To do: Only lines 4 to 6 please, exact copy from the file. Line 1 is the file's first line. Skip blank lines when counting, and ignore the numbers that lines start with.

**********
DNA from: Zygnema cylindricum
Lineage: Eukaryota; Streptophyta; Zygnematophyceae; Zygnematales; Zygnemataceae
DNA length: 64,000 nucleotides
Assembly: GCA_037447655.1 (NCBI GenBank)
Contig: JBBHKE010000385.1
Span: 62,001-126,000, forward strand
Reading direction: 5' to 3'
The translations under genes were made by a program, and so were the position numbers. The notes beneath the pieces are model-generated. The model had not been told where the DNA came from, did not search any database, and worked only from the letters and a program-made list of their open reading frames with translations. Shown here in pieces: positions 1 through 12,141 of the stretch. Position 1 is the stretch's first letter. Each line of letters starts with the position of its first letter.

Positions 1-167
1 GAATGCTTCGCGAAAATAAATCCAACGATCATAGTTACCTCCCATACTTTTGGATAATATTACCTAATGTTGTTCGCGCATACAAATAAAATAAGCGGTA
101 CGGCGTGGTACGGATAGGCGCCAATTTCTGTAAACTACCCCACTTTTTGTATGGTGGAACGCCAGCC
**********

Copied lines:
Assembly: GCA_037447655.1 (NCBI GenBank)
Contig: JBBHKE010000385.1
Span: 62,001-126,000, forward strand